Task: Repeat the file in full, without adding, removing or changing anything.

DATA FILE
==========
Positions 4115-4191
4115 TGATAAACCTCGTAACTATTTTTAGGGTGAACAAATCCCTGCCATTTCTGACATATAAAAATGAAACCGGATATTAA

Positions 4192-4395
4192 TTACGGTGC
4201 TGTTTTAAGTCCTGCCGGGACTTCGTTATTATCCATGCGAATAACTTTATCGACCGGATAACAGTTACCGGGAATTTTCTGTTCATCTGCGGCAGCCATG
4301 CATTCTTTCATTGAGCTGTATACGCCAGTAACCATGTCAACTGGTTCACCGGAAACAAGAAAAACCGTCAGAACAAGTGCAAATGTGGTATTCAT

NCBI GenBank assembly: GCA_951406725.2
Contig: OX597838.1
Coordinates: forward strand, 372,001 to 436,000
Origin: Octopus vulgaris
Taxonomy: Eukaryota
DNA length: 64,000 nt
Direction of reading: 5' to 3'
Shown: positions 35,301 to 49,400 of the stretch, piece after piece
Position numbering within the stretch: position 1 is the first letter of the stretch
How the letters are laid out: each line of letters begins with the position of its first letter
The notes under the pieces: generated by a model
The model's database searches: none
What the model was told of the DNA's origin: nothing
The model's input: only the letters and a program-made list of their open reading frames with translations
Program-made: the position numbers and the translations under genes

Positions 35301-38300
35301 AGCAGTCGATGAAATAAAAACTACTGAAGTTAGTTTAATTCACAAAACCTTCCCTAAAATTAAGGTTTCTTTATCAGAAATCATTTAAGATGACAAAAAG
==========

Positions 4115-4191
4115 TGATAAACCTCGTAACTATTTTTAGGGTGAACAAATCCCTGCCATTTCTGACATATAAAAATGAAACCGGATATTAA

Positions 4192-4395
4192 TTACGGTGC
4201 TGTTTTAAGTCCTGCCGGGACTTCGTTATTATCCATGCGAATAACTTTATCGACCGGATAACAGTTACCGGGAATTTTCTGTTCATCTGCGGCAGCCATG
4301 CATTCTTTCATTGAGCTGTATACGCCAGTAACCATGTCAACTGGTTCACCGGAAACAAGAAAAACCGTCAGAACAAGTGCAAATGTGGTATTCAT

NCBI GenBank assembly: GCA_951406725.2
Contig: OX597838.1
Coordinates: forward strand, 372,001 to 436,000
Origin: Octopus vulgaris
Taxonomy: Eukaryota
DNA length: 64,000 nt
Direction of reading: 5' to 3'
Shown: positions 35,301 to 49,400 of the stretch, piece after piece
Position numbering within the stretch: position 1 is the first letter of the stretch
How the letters are laid out: each line of letters begins with the position of its first letter
The notes under the pieces: generated by a model
The model's database searches: none
What the model was told of the DNA's origin: nothing
The model's input: only the letters and a program-made list of their open reading frames with translations
Program-made: the position numbers and the translations under genes

Positions 35301-38300
35301 AGCAGTCGATGAAATAAAAACTACTGAAGTTAGTTTAATTCACAAAACCTTCCCTAAAATTAAGGTTTCTTTATCAGAAATCATTTAAGATGACAAAAAG